Seventy-eight degrees, date palms tall outside the window, and my white tank top blinding in the strong morning light—this is not most people’s idea of Christmas. I’ve often heard people, those who live here, and those who don’t, complain about Florida in this way, wanting real autumn and its changing leaves; real winter with hot chocolate, wool scarves, and fireplaces lit against the crispness of the night. “It doesn’t feel like the holidays with all this heat,” they might say. And I hear that—having lived somewhere with more familiar seasons, I can understand. To the untrained eye, Florida can feel in stasis, one season of long, lingering sun melting into another, the calendar pages the only meaningful indication of change.
But this isn’t even faintly true. If you live here, of course you know the heat, moist and pressing, so physical as to be embodied, but you also know the rain—sometimes lashing, sometimes dainty enough to wonder if you’re getting wet at all—and how it can start and stop in an instant, or pour for what feels like a Noah’s slew of weeks. You know the relief of mid-October, the air finally gentle with you, ushering in the fall. And if you live in northern parts, like I do, you know that some days in December or January, you can wake to a patina of frost on the grass, your own breath guiding you forward as you cross the yard for the mail.
My family never needed any specific weather to find a festive mood. A few days before Christmas the year I turned five, my father told me to remind him to crack a window for Santa. My grandmother’s house didn’t have a chimney, so the big man would need an alternate way to deliver the presents I’d written to the North Pole about. Of course, I forgot—my father knew I would—so on Christmas morning when I arrived at his house bundled in my pink quilted coat with all my expectations, there was nothing under the tree. I started to cry, and my father said, “I told you so.” Then, after seconds of exaggerated searching, he found a note sticking out from one corner of the welcome mat and read it aloud. “Look up.” There, nestled on the roof of the house in a clear zippered sack, was a jumble of jewel-bright boxes—everything I’d asked for. I remember feeling joy, but looking back on this memory now, the feeling is magnified by appreciation—how much effort my father went through to maintain the illusion as real. Long after I stopped believing in magical men with time-bending powers, I still believe in my father and the influence of my family’s traditions: the milk and cookies; the Charlie Brown specials; sipping my mother’s special hot cocoa with a log on the fire, no matter if it is chilly or not. My favorite people gathered in one place, joking and gossiping over home-cooked plates of food. Despite the heat, the holidays mean the same here as they do anywhere else. They’re an opportunity to appreciate being close to family, those chosen and blood.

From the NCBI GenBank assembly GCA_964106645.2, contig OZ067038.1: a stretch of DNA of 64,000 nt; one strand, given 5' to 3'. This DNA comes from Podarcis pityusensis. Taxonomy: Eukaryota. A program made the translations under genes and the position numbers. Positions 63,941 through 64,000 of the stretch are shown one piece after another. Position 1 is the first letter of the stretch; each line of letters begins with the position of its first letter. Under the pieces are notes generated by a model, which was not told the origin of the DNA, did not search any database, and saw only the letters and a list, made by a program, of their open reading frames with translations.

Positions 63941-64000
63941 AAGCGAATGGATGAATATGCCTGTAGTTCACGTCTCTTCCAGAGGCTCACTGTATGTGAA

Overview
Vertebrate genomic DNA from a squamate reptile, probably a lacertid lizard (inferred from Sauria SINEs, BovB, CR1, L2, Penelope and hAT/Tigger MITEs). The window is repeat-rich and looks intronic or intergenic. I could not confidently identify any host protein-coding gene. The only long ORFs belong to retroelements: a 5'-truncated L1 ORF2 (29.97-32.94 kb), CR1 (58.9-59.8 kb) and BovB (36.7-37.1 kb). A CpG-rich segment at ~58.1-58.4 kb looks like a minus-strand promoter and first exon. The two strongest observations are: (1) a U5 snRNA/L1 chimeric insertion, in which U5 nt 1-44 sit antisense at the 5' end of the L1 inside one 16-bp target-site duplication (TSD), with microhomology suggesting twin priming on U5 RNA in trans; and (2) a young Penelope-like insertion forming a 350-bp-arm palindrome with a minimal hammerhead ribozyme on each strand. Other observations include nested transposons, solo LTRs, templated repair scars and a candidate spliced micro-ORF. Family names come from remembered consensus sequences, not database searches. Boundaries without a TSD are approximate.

Over the years, as everyone grew up and spread out, our celebrations got smaller, became more immediate, more about being together for a few important hours because it was often difficult to meet regularly in our day-to-day. But these rituals still felt necessary to me. So when I married my husband, I resolved to keep those traditions in addition to starting our own. Neither J nor I are big on most holidays. We don’t care about Easter or do fancy dinners on Valentine’s, but on December 1, we always put up a tree—one year, a glorious, thick-bodied fir, our first real tree, it filled the apartment with that delicious, oft-imitated scent; we ordered special ornaments commemorating every year of our marriage; we hung stockings with our initials and those of our two pups on them; and on Christmas Eve, we made pancakes at midnight and allowed ourselves to open just one gift. Afterward, we put on Rudolph the Red-Nosed Reindeer and laughed ourselves sick, talking trash about the jerky Claymation and outdated modes of speech. Bliss.
This year, as is the case for many families, there’s a blurriness to the days, an absence of vitality—the urgency of COVID-19 making impossible even the small gatherings we’ve traditionally relied on for a boost. And peak season at the shipping company where J works—starting Black Friday and ebbing into January—has been especially punishing in the midst of the pandemic. Since March, time has felt stuck, the whole country held in stasis during our essential isolations. Now, more clearly than ever, I understand what a simple string of holiday lights can do to strengthen a bond. I realize how important it is for me and my family to nurture and maintain our traditions, even when we have to be apart.
We missed the first of the month, but J and I did get a tree, albeit an artificial one. We found our ornaments and tinsel, and brushed stray glitter from our cheeks. We’re looking forward to Christmas Eve at midnight, and whether in short sleeves or sweaters, we’ll be sending love to our families, doing our damnedest to cultivate the mood of togetherness, knowing that even when situations appear static, they’re ever changing.
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